State candidates share platforms during voter education seminar

Mayor of Tuscaloosa and gubernatorial candidate Walt Maddox shared his platform at a voter education seminar on Oct. 8, which lasted from 5-8 p.m. and featured presentations from several elected officials in the county, at the Theo Ratliff Activity Center.

Governor Kay Ivey was invited to attend the voter education seminar but was not present at the event, according to organizers.

Maddox began his speech by saying “mental health in Alabama has collapsed” and that the loss of mental health institutions has meant that “our jails have become the new mental health treatment centers.” He also said that the state’s existing mental health centers are overtaxed and jails are overburdened.

Maddox also spoke about infrastructure, saying that “20 percent of Alabama’s bridges are functionally obsolete … that means an engineer said that you should not go over those bridges.”

In regards to education, Maddox said that education in Alabama continues to rank near the bottom “in every indicator that matters … Yet our teachers have basically taken a pay cut over the last ten years. Our school systems are struggling to just keep their buildings maintained.”

Lastly, Maddox addressed healthcare. He said healthcare was the top issue facing Alabama as the Center for Disease Control released data in August ranking the state highest in the nation for infant mortality with 9.03 deaths per 1,000 live births.

Maddox went on to say that “across our state, healthcare is in crisis” and that hospitals and medical centers have been closing.

“The Alabama Hospital Association estimates that if we do not expand our Medicaid in the next two years, you could see more than 12 hospitals close in our state,” he said.

In concluding his speech, he encouraged attendees to register to vote, no matter who they intended to vote for, and to bring somebody to vote with them.

When asked how Maddox planned to involve Marengo County elected officials in his plans as governor, he said “We’re going to need their help because one of the areas in our state that has struggled for decades—both under Republican and Democrat governorships—has been the Black Belt. I know the representatives here are working incredibly hard but their success is going to be predicated by how much support they get out of the governor … They’re going to have a friend in Walt Maddox as their governor.”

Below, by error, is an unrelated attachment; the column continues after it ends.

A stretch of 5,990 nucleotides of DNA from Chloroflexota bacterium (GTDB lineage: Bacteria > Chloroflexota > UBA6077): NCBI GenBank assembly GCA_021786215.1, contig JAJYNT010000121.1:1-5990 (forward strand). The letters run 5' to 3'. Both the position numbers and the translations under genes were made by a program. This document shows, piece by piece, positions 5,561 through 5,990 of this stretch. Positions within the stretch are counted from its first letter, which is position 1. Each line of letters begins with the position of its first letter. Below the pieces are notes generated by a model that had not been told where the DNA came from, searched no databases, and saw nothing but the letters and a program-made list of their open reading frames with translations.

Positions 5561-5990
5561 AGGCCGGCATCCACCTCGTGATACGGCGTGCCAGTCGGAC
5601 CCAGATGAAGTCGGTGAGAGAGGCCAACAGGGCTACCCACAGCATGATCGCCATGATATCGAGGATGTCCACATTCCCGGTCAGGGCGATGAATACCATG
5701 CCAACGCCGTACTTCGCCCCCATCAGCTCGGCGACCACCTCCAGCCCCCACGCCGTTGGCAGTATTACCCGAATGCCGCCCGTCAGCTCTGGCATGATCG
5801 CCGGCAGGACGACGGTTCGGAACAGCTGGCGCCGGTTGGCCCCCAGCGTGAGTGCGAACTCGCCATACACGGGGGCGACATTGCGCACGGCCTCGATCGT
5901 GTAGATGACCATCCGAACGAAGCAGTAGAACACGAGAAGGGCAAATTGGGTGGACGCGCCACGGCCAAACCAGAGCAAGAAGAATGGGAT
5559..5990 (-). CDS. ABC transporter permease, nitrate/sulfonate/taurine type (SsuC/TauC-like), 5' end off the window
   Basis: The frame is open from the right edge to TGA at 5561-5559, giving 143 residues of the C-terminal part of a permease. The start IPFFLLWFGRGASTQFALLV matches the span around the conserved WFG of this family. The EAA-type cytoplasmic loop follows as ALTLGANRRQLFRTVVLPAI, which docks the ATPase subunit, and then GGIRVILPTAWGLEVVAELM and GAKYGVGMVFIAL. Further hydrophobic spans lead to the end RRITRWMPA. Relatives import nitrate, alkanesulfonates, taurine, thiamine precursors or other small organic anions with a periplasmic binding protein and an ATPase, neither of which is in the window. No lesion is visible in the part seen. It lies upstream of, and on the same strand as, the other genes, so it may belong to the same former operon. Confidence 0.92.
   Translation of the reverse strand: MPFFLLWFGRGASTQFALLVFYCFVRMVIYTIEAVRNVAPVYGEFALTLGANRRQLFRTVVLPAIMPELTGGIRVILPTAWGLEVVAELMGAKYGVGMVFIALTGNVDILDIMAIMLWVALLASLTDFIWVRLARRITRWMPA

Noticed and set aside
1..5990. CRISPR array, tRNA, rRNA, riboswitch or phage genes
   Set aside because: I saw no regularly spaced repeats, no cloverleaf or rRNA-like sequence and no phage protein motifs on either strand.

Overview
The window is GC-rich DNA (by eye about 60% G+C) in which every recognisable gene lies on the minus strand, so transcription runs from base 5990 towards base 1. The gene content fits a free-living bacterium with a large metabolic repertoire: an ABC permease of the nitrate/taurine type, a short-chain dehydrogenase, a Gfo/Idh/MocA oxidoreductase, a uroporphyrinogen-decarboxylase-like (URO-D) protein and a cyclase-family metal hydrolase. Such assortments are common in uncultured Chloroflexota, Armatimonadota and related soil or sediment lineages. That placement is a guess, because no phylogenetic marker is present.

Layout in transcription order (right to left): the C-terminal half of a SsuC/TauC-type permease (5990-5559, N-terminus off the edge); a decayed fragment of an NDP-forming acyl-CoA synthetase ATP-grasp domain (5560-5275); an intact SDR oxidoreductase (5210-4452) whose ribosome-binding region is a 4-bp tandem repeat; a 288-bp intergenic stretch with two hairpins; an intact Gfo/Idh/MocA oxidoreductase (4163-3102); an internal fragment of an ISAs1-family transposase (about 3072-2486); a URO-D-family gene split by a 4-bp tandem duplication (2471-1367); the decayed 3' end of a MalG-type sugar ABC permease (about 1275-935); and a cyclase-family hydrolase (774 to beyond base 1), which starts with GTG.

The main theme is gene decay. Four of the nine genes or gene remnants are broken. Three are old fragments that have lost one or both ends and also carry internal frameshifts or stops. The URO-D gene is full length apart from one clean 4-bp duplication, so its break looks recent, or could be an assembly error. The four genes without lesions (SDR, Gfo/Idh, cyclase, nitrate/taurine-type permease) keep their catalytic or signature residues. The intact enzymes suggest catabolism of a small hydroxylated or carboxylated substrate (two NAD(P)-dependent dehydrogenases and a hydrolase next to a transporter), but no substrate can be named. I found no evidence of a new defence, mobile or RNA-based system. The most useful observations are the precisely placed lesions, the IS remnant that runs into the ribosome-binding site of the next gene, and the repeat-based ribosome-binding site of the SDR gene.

Lieutenant Governor candidate Will Boyd also shared his platform with attendees in a brief speech at the event. He expressed support for investment in jobs, transportation, healthcare and education.

Boyd concluded his speech by encouraging attendees to vote in the upcoming election.

“Whether you’re Republican, Independent or a Democrat, nothing changes until we learn to get out to vote,” he said.

In addition to Maddox and Boyd sharing their platforms, Assistant Director of Elections at Alabama Secretary of State Clay Helms, Probate Judge Laurie Hall, Board of Registrars Chairman Barry Hunt and District Attorney Greg Griggers also spoke to the crowd about voting and voting rights.

Helms gave a presentation about registering to vote and reminded everyone that the deadline to do so is Oct. 22. He said that registration can be done online, through mail or on the Vote for Alabama app.

“My job is to make sure you have all the things you need to [vote],” Helms said.

He also said it was important to verify and update all necessary information, which can also be done online. By doing so, the participant would receive a new voter’s card. Photo IDs are also necessary to vote on election day, Helms said. He also said free photo voter IDs are available at the Marengo County Board of Registrars office.

Helms said sample ballots are available online at and can be taken to the polling place. He also said that election publications are available in braille and all polling places have AutoMARK machines to make voting more accessible to voters with disabilities or impairments.

After his presentation, Hall said that the probate office is available to assist in voter registration. Hunt also offered the services of the board of registrars office to assist in voter registration.

Griggers then spoke about how to regain lost voting rights. He said 46 types of offenses cause the loss of voting rights, but only two cause that loss to be permanent and 14 require a pardon in order to regain voting rights.

In order to regain voting rights for the offenses that do not require a pardon, Griggers said to fill out an application with the Alabama Board of Pardons and Paroles and to be mindful of tight deadlines.

Griggers said to the crowd, “What’s worse than not having a say?”

The seminar was presented by Delta Theta Sigma, the City of Demopolis, Theo Ratliff Activity Center & Exercise Team, Elite Lindenite Organization, Inc., Robertson Banking Company, King Scholarship Foundation and Sunshine People.

Election day is Nov. 6.

(This article originally appeared in the Saturday, October 13 issue of the Demopolis Times.)